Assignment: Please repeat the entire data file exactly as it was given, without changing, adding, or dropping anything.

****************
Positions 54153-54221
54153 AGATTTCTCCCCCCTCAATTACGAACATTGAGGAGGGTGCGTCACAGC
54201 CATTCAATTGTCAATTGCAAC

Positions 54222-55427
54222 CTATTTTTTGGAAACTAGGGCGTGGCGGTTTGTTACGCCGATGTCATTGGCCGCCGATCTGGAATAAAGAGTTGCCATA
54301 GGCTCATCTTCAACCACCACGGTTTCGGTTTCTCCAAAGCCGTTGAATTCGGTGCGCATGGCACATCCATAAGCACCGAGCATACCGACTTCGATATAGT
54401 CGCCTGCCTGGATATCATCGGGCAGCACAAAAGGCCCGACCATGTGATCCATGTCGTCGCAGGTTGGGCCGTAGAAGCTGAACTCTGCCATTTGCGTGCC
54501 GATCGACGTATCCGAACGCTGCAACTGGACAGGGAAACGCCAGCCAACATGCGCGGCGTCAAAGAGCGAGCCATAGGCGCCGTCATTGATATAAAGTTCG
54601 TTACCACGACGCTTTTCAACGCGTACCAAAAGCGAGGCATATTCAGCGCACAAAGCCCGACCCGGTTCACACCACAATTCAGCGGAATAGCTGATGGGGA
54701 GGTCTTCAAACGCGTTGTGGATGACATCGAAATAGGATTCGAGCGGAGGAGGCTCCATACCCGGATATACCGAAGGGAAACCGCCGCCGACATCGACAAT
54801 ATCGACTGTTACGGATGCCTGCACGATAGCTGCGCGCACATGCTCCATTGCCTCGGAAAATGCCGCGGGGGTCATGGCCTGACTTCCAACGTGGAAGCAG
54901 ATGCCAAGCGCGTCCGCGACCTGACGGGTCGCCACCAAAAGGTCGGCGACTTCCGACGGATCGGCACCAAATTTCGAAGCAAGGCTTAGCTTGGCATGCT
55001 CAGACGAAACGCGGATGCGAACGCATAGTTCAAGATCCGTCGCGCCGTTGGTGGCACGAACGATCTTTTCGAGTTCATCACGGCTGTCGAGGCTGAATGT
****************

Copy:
Positions 54153-54221
54153 AGATTTCTCCCCCCTCAATTACGAACATTGAGGAGGGTGCGTCACAGC
54201 CATTCAATTGTCAATTGCAAC

Positions 54222-55427
54222 CTATTTTTTGGAAACTAGGGCGTGGCGGTTTGTTACGCCGATGTCATTGGCCGCCGATCTGGAATAAAGAGTTGCCATA
54301 GGCTCATCTTCAACCACCACGGTTTCGGTTTCTCCAAAGCCGTTGAATTCGGTGCGCATGGCACATCCATAAGCACCGAGCATACCGACTTCGATATAGT
54401 CGCCTGCCTGGATATCATCGGGCAGCACAAAAGGCCCGACCATGTGATCCATGTCGTCGCAGGTTGGGCCGTAGAAGCTGAACTCTGCCATTTGCGTGCC
54501 GATCGACGTATCCGAACGCTGCAACTGGACAGGGAAACGCCAGCCAACATGCGCGGCGTCAAAGAGCGAGCCATAGGCGCCGTCATTGATATAAAGTTCG
54601 TTACCACGACGCTTTTCAACGCGTACCAAAAGCGAGGCATATTCAGCGCACAAAGCCCGACCCGGTTCACACCACAATTCAGCGGAATAGCTGATGGGGA
54701 GGTCTTCAAACGCGTTGTGGATGACATCGAAATAGGATTCGAGCGGAGGAGGCTCCATACCCGGATATACCGAAGGGAAACCGCCGCCGACATCGACAAT
54801 ATCGACTGTTACGGATGCCTGCACGATAGCTGCGCGCACATGCTCCATTGCCTCGGAAAATGCCGCGGGGGTCATGGCCTGACTTCCAACGTGGAAGCAG
54901 ATGCCAAGCGCGTCCGCGACCTGACGGGTCGCCACCAAAAGGTCGGCGACTTCCGACGGATCGGCACCAAATTTCGAAGCAAGGCTTAGCTTGGCATGCT
55001 CAGACGAAACGCGGATGCGAACGCATAGTTCAAGATCCGTCGCGCCGTTGGTGGCACGAACGATCTTTTCGAGTTCATCACGGCTGTCGAGGCTGAATGT